You know who you are. And I’m not talking about regular yogis who have skipped it a few times because of prior obligations, I mean those of you who 98% of the time leave as the rest of the class is winding their way to Savasana.
I teach Power Vinyasa 3 days a week and I have 1 student in particular who always leaves before Savasana. I have also subbed a few specific classes multiple times and there is a student in that class that always leaves as well. I don’t get it. I mean, I sort of get it, but not really. Savasana is just as important, if not more important than the other asanas that have been practiced in the class.
Savasana, or Corpse Pose, on a physical level, lets your nervous system incorporate everything you’ve just done. It’s also important to let your body relax after all the motion, tension, and balance it has just been asked to do. I’ve found that in more physically challenging classes Savasana helps stave off the muscle soreness and tension that I otherwise would have felt had I skipped it. And I know this because I used to skip Savasana after some of my home practices and found that I woke up more sore the next day because I had skipped it. If I took the 5 minutes or so to lay there and incrementally relax my body, that tension had a chance to drain away; the muscles had a chance to relax. However, if I skipped it, my muscles remain tense and I carry the tension to bed with me. Who wants to go to bed or go on about their day with a tight neck and shoulders?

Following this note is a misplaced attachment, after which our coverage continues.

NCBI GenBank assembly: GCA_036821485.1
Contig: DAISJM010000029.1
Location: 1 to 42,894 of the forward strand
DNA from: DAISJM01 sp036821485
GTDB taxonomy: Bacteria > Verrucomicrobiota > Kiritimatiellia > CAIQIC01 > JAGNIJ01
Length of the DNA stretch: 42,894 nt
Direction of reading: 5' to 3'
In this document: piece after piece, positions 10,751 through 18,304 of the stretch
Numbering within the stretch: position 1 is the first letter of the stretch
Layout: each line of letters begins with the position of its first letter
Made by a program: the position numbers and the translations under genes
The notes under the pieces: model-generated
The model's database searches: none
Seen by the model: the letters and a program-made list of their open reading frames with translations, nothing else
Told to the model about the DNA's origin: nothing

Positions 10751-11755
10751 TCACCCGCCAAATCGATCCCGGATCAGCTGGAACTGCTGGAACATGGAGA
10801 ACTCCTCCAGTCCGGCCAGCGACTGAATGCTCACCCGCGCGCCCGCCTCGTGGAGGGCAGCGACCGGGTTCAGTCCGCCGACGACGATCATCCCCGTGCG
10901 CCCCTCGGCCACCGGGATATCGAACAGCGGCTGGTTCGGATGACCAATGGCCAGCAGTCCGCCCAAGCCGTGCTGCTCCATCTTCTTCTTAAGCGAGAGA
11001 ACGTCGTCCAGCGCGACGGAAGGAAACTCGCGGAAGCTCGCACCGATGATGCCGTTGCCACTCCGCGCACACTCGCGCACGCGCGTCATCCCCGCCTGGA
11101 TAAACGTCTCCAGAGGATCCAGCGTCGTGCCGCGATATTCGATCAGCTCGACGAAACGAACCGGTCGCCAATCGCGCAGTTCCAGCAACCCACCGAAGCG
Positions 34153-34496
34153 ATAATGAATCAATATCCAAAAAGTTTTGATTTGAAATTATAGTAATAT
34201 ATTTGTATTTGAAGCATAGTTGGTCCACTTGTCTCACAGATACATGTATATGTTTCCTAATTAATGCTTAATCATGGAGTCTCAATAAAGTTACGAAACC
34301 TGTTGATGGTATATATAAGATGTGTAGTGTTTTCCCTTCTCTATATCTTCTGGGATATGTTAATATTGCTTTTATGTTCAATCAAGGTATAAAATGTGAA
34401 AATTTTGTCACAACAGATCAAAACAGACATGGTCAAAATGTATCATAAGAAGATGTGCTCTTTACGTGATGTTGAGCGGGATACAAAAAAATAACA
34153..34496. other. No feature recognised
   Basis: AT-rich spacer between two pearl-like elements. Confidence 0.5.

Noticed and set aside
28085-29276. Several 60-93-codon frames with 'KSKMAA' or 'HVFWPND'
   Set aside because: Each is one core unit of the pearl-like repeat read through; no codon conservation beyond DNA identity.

Savasana as it relates to the emotional and mental states is a whole other story. I think for
most some people this is the hard part. I do see people who can’t be still physically (and you know their mind isn’t still either), but not as much in Vinyasa classes because of the physical exertion. The point of Savasana on this level is to quiet the mind. For most people, thoughts will continue to come. This is normal. The idea is that you notice them and let them float away. I like to say, “…watch them float away as if on a river”, or “…watch them pass by like a white fluffy cloud” (Pretty imagery FTW!). One thought invariable leads to another, this is just the way the brain works. It’s important to understand this and not get angry about it. Our brains evolved to compile information and make sense of things. They are busy, busy things! The first step is to accept that and then work with it. I always encourage students to bring the mind back to the present by focusing on the breath or the sensation in the body. This is also how I bring my wandering mind back. This happens less when I’m taking a class or practicing at home, but when I’m taking Savasana with my students it is definitely going.
If you are one of those people who skip Savasana because it feels like torture to you, may I suggest you look at it as a reward? Many type A people (I’m a reformed Type A) who think they are wasting time being still may frame Savasana in the mind as a “requirement”. I know the me of 8 years ago would have viewed it this way. I would have had other “requirements” that I deemed more important than just laying on some mat being quiet. I would also like to be bold and say that if you are one of those people, you need Savasana more than you think. The mind needs quiet time. On the days I don’t take time to sit in meditation I have less patience, I’m more judgemental, more prone to aggravation, and just more grumpy. If you don’t meditate, but want to, try using Savasana as your meditation time. If you do meditate and skip Savasana because you think you don’t need it, try to think of the physical benefits of Savasana and see if that changes things for you 🙂
Namaste Friends ♥